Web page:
The man as opposed to the myth presumably, although there were a number of occasions during these last eight years when the one did seam fairly indistinguishable from the other. The underlying problem, of course, was that whatever Elvis the songwriter was to communicate at any one time inevitably became coloured with and eventually overwhelmed by whatever Elvis the man was getting up to on stage, in the quote-hungry press, in the generally painful process of growing up and getting hurt in public.
Thus, each and every calling card now seems inextricably linked up with its very own setting, with My Aim Is True, for example, conjuring up all sorts of images of lovestruck bitterness and revenge; the crucial Armed Forces bringing back bittersweet memories of the growing storm clouds in Thatcher's Britain; or Almost Blue, the most obvious example of how a Costello album gradually assumed a territoriality all of its own, being forever referred to as Elvis's country album, as if it were a sort of difficult phase the poor boy was going through.
The most immediate advantage of this superb compilation, then, is that it automatically blasts away such a restrictive atmosphere of time and place, and instead launches an all-out attack on the listener via non-stop selection of 18 songs, set out in no particular chronological order, and with no apparent consideration given to mass popular appeal. So it is, for example, that the still magnificent after all these years swing of "Oliver's Army" is suddenly followed by the plaintive, harrowing opening bars of "Alison," a piece of work that most other writers would quite happily retire on.
Again, the stark tones of "Pills And Soap" have scarcely left the memory bank before the first smartarse couplet of "I Don't Want To Go To Chelsea" shocks you back into remembering just how barbed and perfectly pitched the Costello wit could be at a time when we needed it most. And as for the truly pathetic "I Wanna Be Loved" ushering in the spine-chilling "Shipbuilding," well, somebody up there certainly understands that politics does not end outside the bedroom door.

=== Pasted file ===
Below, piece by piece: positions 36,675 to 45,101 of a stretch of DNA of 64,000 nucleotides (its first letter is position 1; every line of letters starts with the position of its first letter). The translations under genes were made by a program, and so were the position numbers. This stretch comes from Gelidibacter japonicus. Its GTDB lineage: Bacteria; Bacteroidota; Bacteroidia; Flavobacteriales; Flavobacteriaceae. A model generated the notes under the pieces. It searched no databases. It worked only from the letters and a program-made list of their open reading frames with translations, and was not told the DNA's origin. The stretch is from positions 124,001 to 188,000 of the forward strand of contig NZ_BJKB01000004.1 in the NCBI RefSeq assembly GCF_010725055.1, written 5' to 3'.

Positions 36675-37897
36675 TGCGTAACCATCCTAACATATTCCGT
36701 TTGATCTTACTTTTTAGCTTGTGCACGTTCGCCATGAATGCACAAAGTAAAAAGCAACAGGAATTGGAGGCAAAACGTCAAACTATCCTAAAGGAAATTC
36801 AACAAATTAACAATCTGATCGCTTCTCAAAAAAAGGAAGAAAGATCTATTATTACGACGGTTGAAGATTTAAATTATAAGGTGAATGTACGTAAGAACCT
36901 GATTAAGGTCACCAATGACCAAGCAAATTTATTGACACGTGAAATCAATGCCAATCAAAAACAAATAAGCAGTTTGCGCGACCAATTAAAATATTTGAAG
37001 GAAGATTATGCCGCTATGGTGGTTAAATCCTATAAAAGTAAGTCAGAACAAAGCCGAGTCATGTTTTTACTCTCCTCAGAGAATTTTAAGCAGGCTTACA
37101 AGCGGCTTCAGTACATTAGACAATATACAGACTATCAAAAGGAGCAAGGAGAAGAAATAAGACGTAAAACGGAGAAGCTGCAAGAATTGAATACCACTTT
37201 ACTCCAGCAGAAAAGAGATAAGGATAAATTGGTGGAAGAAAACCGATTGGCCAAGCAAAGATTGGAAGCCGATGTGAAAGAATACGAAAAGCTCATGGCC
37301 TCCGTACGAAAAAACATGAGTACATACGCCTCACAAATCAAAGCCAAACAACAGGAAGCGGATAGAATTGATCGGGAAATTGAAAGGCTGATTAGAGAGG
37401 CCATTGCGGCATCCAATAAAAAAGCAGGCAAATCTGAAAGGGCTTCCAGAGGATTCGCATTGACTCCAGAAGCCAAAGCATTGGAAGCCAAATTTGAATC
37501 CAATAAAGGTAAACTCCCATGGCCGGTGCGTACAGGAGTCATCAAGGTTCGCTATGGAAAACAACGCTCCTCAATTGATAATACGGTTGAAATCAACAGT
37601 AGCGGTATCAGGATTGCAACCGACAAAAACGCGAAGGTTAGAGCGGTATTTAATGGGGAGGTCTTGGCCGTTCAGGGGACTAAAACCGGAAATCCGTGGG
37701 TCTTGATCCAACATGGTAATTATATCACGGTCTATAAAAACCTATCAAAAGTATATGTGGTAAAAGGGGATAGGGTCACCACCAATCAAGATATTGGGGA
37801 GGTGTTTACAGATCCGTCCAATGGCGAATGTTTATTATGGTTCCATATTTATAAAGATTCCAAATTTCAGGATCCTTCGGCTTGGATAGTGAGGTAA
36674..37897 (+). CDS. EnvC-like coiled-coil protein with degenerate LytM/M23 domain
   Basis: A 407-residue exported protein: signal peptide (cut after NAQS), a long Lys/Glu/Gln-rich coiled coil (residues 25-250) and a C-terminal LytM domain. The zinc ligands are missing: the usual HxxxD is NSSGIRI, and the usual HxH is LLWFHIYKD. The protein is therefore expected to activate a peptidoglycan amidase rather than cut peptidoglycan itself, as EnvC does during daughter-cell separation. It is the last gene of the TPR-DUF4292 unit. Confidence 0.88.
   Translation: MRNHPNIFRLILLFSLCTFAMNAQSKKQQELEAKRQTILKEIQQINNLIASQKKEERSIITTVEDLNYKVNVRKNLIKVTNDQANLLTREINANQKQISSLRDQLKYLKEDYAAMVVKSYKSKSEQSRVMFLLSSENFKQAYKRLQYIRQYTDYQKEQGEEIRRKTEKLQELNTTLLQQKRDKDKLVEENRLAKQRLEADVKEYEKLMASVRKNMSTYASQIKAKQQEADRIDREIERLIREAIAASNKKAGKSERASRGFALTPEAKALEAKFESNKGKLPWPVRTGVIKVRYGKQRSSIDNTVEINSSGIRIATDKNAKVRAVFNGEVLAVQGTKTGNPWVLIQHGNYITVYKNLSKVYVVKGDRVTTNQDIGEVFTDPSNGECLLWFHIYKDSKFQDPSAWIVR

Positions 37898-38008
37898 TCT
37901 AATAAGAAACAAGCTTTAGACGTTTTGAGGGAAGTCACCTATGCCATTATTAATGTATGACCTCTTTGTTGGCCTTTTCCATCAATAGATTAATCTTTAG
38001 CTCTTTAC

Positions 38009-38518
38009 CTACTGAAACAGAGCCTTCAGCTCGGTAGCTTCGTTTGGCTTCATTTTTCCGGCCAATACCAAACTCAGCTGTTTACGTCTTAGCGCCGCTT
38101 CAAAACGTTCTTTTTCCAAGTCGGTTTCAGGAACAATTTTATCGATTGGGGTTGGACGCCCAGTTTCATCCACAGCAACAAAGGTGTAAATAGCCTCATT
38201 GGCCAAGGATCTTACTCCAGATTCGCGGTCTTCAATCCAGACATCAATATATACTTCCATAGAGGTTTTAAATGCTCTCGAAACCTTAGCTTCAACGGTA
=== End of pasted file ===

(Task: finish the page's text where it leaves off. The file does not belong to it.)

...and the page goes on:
The net result of all this splendid monkeying about with the back catalogue is to leave you in a fairly advanced state of shock. Firstly. that Costello, never really recognised as a master of the pop form, had such a glaringly obvious grasp of melody and dynamics, and secondly, that the actual lyrical content of every song featured here still seems so perfectly bang on target even now. The aforementioned "Oliver's Army" and the definitive "Shipbuilding" aside, the seriously underrated "New Amsterdam" is perhaps the finest example here of this coming together of two traditionally exclusive modes of excellence, with some of the sharpest wordplay you're over likely to hear being allied to a melody that is glorious.
But it should just be mentioned in parting that Elvis Costello is obviously the sort of workaholic who inspires widely different gut reactions oven among his most committed admirers. Thus, despite this determinedly catholic selection, which manages to include such relatively small-league stuff as "Green Shirt" and "New Lace Sleeves" there is still bound to be squeals of dismay at the absence of, oh, no "Radio, Radio," "This Year's Girl," "No Action," "Red Shoes" and about 250 others.
What there is, however, is more than enough to keep most folk happy and to ensure that the first major chapter in a rather brilliant career is given a decent and dignified epitaph. To cause such a stir the first time round it was clear that we are dealing with a potentially major talent. To still sound so absolutely valid and sure-footed some eight years on is just final proof that Elvis Costello is indeed a master craftsman.